IN THE EVERGLADES, Fla. -- It's 7 a.m. in the marsh, and like some sort of cigar-chomping swamp cowboy, biologist Lindsey Hord is about to reach for something that could cost him a few fingers -- or worse -- if he's not careful.
It's the first day of Florida's annual alligator egg collection program, a yearly ritual to replenish stocks for the state's gator farmers.
Hord and several other airboat pilots fire up their engines, giant fan blades spinning until they growl, and slowly glide out into a canal, voices crackling over their radios.
Thwump, thwump, thwump. A helicopter swoops overhead -- the nest spotter.
Hord roars up to a small island and peers into the brush for a nest that to the untrained eye looks like just a patch of wet dirt.
He kneels beside the mound, carefully pulling apart the mulchlike mass of dark, damp weeds. Over his shoulder, just a few feet away, mama gator's bulbous eyes float ominously on the water's surface. She's watching but keeping her distance.
"Her cave is right here somewhere, that's why she's nesting here," Hord says.
He gently pulls the eggs from the dirt and swipes a line on the tops with a black marker before placing them carefully in a plastic bin lined with muck to keep them warm.
"If they're not marked and we roll them over, it'll kill the embryo," Hord says.
To some, this might seem, well, crazy. For Hord, who helps coordinate alligator management in a state with more than a million of the prehistoric, toothy reptiles, it's another day at the office.
"You always have to watch your back," Hord says. "Usually, they will hiss and snap and make all kinds of noise, but I've had them just literally sneak up on me."
Each summer, scientists with the Florida Fish and Wildlife Conservation Commission help collect up to 40,000 eggs for 30 farmers who share in the catch.
Each farmer gets roughly 1,000 eggs for about $12 a pop, money that pays for the hunt and funds future alligator management programs.
By day's end, the crews collect more than a thousand eggs. Not a bad start to the roughly 20-day season.
The American alligator has made a miraculous recovery, bouncing back from the brink of extinction. In 1967, after years of overhunting and habitat loss, the gator was listed as an endangered species. But conservation efforts and hunting regulations led the federal government to pronounce the alligator fully recovered 20 years later.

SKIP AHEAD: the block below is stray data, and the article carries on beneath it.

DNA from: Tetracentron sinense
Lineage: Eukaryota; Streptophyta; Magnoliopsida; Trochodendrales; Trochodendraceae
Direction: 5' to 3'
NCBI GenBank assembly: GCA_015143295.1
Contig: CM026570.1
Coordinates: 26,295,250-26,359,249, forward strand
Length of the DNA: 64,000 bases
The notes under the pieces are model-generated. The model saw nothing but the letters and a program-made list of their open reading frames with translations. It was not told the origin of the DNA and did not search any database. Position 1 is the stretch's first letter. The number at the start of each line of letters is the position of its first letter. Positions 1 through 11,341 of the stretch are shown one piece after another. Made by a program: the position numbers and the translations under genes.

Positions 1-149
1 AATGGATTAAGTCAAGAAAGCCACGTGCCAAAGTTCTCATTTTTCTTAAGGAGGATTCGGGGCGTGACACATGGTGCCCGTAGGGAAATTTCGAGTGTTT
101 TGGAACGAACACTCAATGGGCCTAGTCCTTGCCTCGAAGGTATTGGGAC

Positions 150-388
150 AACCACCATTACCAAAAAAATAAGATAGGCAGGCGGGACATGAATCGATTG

Biologists say the egg collections don't harm the gator population, since a typical female lays about 35 eggs, the reptiles can reproduce for 25 years and they only need a few viable babies apiece to keep their numbers healthy.
Experts say the collections can actually help since the more alligators there are, the lower the survival rate for their young.
Since the collections began in 1988, roughly 600,000 eggs have been gathered and distributed to farmers, who can make up to $100,000 a year in profits by selling the hides (flawless ones go for about $240) and meat, which can fetch about $12 a pound retail or $6 wholesale.
Each gator produces up to seven pounds of meat, most of which is sold in the U.S., while the hides go to European tanneries to be used for products such as boots, belts, wallets and luggage.
Allen Register owns Gatorama near Palmdale in the heart of the Glades, an old Florida roadside tourist attraction and alligator farm. He's also the statewide coordinator for the collection program.
He's got some 3,000 gators on his farm and slaughters about 1,000 a year. The stress of captivity keeps female gators from laying enough eggs to sustain a farm, so the collections are needed to keep the business going.
But only the pristine, unscathed hides fetch the high prices. The gators are fed daily to keep them from being aggressive, and their heated, indoor concrete pools are kept clean of pebbles that could scratch the skin.
One tiny mark, "about the width of your fingernail," and the hide's value can drop 25 percent.
"How do you keep an animal with 88 teeth -- when you've got 50 or 60 in the same pen -- from getting a scratch on them?" Register says. "The key is to raise them fast. We want to keep them fat, dumb and happy."
Back in the marsh, Hord is on his knees, surrounded by a forest of towering sawgrass. Tiny bugs dance on the water around him. Dragonflies flutter above spider webs bigger than beach balls.
"It's not looking good," he says, digging through yet another potential nest. "We may have an empty one here."
He stands briefly to swat stinging fire ants from his legs, arms and neck, then ignores the few stragglers of biting insects and hunches over again. Squinting his eyes, Hord brushes away the dirt to reveal a layer of soft-shell turtle eggs that lay atop the real prize, the gator eggs.
"Hiding them to the side, sneaky," Hord says, plucking them up one by one, occasionally glancing over his shoulder, on the lookout for a defensive attack from the female gator.
"They're always here," he says. "Somewhere nearby. We just have to be very careful."
On the Net:
Florida Fish and Wildlife Conservation Commission: http://www.myfwc.com/